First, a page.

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Prado Acquires Fra Angelico Masterwork for €18 Million

January 27, 2016
Detail - "The Virgin and Child with two Angels or The Virgin of the Pomegranate," Guido di Pietro, known as Fra Angelico. Click on image to enlarge.

Detail – “The Virgin and Child with two Angels or The Virgin of the Pomegranate,” Guido di Pietro, known as Fra Angelico.
Click on image to enlarge.

It’s Old Masters Week in New York, but there’s big news out of Madrid – the Prado has acquired The Virgin of the Pomegranate by Fra Angelico from the Alba ducal collection for €18 million, and received a second work by the artist, The Funeral of Saint Anthony Abbot, as a bequest.  According to the museum’s January 20, 2016 press announcement:

The Royal Board of Trustees of the Museo del Prado and with the Minister of Education, Culture and Sport, Iñigo Méndez de Vigo, also in attendance, today approved the acquisition of The Virgin of the Pomegranate, the only masterpiece of early 15th-century Florentine painting and the only masterpiece by Fra Angelico to remain in private hands.

The payment of this 18 million Euro acquisition over the next four years will be funded by a special contribution of 10 million Euros from the State, an exceptional contribution of 4 million Euros from the Fundación Amigos del Museo del Prado, and another 4 million from the Museum’s own funds.

At the same meeting it was also decided to accept the offer made by Carlos Fitz-James Stuart y Martínez de Irujo, 19th Duke of Alba de Tormes, to donate another important Florentine work, a predella panel on the subject of the death of Saint Anthony Abbot, which has recently also been attributed to Fra Angelico following a study of the work at the Museum.

"The Virgin and Child with two Angels or The Virgin of the Pomegranate," Guido di Pietro, known as Fra Angelico. c. 1426. Tempera on Panel: 87cm x 59 cm Click on image to enlarge.

“The Virgin and Child with two Angels or The Virgin of the Pomegranate,” Guido di Pietro, known as Fra Angelico. c. 1426.
Tempera on Panel: 87cm x 59 cm
Click on image to enlarge.

The two paintings, both acquired in Florence in 1817, represent an example of the sophisticated and early collecting interests of Carlos Miguel Fitz-James Stuart y Silva, 14th Duke of Alba, who acquired the works and had them sent to Spain where they entered the Alba ducal collection.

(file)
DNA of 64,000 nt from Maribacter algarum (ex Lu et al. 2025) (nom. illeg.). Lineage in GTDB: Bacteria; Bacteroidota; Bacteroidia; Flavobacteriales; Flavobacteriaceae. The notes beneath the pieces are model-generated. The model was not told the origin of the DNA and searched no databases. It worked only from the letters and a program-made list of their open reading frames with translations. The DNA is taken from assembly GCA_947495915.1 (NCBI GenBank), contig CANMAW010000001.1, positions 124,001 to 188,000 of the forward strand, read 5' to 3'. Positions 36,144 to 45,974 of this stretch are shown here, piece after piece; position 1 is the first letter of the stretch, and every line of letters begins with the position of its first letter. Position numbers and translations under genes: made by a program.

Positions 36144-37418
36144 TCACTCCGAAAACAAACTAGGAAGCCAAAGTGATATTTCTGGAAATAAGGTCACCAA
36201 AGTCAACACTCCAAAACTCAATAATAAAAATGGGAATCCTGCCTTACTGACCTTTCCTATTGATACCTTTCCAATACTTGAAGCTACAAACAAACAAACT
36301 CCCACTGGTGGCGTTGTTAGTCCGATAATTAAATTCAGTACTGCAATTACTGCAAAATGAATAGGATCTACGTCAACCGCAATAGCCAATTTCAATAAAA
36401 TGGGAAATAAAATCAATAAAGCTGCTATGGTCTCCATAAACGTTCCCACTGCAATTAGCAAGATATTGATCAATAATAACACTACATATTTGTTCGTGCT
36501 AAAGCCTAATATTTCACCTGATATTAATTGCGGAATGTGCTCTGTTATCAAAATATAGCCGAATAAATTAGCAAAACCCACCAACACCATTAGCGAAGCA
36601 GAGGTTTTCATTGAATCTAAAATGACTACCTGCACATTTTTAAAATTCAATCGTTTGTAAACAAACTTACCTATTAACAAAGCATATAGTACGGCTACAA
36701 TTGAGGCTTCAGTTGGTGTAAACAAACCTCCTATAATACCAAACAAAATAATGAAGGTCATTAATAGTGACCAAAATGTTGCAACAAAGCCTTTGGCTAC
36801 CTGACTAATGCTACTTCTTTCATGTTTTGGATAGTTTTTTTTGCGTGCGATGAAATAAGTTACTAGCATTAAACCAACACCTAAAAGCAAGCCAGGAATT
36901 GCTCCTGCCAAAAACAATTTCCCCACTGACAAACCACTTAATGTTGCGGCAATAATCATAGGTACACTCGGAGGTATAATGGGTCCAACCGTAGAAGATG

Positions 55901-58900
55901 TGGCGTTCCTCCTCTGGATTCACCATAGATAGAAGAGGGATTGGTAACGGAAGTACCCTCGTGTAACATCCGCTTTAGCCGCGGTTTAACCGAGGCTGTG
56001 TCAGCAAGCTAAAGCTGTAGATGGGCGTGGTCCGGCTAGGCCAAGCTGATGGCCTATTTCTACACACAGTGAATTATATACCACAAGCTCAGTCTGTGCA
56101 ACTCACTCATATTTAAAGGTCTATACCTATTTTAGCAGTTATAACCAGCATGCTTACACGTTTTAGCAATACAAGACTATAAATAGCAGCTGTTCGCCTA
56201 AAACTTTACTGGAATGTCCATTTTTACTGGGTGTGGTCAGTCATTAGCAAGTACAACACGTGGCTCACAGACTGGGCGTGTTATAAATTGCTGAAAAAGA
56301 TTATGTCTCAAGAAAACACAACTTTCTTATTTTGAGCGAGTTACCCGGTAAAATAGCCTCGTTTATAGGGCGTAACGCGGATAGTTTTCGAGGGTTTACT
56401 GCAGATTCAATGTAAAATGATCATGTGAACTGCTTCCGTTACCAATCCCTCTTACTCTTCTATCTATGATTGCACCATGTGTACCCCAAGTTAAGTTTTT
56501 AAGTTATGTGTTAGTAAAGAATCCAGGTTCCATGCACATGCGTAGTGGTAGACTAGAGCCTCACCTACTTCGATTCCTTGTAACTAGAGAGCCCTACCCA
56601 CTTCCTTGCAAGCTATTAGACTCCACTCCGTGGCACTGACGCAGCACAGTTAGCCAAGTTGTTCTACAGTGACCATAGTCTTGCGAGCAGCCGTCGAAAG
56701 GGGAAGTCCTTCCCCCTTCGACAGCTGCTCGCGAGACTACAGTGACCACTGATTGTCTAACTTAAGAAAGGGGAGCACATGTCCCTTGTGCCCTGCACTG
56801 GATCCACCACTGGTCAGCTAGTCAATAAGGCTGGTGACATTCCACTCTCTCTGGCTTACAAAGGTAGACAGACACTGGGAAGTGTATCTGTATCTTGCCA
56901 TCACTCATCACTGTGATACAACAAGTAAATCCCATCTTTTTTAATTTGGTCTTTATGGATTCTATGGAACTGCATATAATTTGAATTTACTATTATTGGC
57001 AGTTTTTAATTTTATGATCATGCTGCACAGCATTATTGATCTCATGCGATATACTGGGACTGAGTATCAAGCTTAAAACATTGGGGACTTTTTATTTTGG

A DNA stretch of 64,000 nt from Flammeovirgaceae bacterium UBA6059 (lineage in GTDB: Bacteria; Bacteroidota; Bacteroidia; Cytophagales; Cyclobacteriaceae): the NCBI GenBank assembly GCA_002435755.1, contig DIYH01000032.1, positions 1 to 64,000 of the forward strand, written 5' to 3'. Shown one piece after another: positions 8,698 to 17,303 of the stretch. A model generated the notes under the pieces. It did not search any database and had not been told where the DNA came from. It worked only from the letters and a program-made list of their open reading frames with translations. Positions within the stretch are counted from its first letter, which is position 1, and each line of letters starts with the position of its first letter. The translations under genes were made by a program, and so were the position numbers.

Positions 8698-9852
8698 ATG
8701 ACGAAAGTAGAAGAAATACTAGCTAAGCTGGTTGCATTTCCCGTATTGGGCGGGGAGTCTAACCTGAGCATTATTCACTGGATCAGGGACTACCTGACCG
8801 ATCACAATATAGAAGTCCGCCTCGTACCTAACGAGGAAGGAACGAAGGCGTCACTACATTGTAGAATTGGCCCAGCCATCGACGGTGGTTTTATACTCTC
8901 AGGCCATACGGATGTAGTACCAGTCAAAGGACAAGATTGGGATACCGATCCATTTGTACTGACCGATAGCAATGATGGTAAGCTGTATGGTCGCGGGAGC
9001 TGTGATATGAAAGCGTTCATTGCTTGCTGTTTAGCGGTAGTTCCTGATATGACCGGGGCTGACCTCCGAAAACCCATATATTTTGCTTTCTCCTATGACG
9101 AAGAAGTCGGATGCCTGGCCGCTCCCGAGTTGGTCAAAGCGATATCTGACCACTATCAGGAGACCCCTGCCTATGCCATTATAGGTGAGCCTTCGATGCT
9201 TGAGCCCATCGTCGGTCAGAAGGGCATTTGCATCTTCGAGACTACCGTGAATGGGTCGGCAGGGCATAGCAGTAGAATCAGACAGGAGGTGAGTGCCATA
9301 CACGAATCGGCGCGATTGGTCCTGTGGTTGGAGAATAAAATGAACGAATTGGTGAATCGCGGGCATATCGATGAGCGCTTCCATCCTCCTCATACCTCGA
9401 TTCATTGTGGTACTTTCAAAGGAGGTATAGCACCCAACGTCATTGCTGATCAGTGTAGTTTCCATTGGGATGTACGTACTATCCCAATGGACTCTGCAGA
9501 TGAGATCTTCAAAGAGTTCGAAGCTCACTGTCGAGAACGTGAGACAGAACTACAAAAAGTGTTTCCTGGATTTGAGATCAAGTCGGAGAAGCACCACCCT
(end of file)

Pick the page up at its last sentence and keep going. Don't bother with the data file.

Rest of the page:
With the addition of these two new works by Fra Angelico, the Museo del Prado will become an international reference point for the study of this Florentine master, who was previously only represented in the collection by The Annunciation. These two further works enormously enrich the Museum’s small but outstanding group of paintings by this early Italian Renaissance painter.

The Virgin and Child with two Angels or The Virgin of the Pomegranate, Guido di Pietro, known as Fra Angelico

The Virgin and Child with two Angels or The Virgin of the Pomegranate, Guido di Pietro, known as Fra Angelico

The present Duke of Alba, who has been responsible for the negotiations, has said that “The Fundación Casa de Alba is extremely proud to hand over to the Museo del Prado these masterpieces of European art, reunited and cared for by my family for two centuries, so that from now on they can be enjoyed by all Spaniards and art lovers from every part of the world who visit and admire our most important Museum.”

In acknowledgement of the Duke’s admirable gesture of only offering this remarkable masterpiece to the Museo del Prado and the generosity of the donation that completes its acquisition, the Museum’s Royal Board of Trustees has proposed that he should be made an honorary trustee. The present Duke of Alba is responsible for the administration of the House of Alba and is president of its Foundation. He is also honorary vice-president of the Fundación Hispania Nostra, of which he was president from 1976 to 1980, which devotes its activities to safeguarding and promoting knowledge of the Spanish cultural and natural heritage.

The Funeral of Saint Anthony Abbot by Fra Angelico. C. 1426-1430. Tempera on panel: 20.2 cm x 30.3 cm. Click on image to enlarge.

The Funeral of Saint Anthony Abbot, Guido di Pietro, known as Fra Angelico. C. 1426-1430.
Tempera on panel: 20.2 cm x 30.3 cm.
Click on image to enlarge.

Guido di Pietro, known as Fra Angelico (Mugello, 1390 – Rome, 1455), The Virgin and Child with two Angels or The Virgin of the Pomegranate, c.1426. Tempera on panel, 83 x 59 cm

The Virgin of the Pomegranate is a remarkable work painted at one of the key moments in the history of European art, in early 15th-century Florence, by one of its most important artists: Guido di Pietro (Mugello, 1390 – Rome, 1455), better known as the Beato Angelico or Fra Angelico. This panel is also one of the very few masterpieces of this period to remain in private hands, given that since Quattrocento Italian painting first began to attract the attention of critics and art lovers in the early 19th century, it became a coveted field for museums and collectors. In the present day the most important works by Masaccio, Masolino and Fra Angelico are housed in the leading European and American museums. This fact, in addition to the painting’s fine state of conservation, makes The Virgin of the Pomegranate exceptionally important.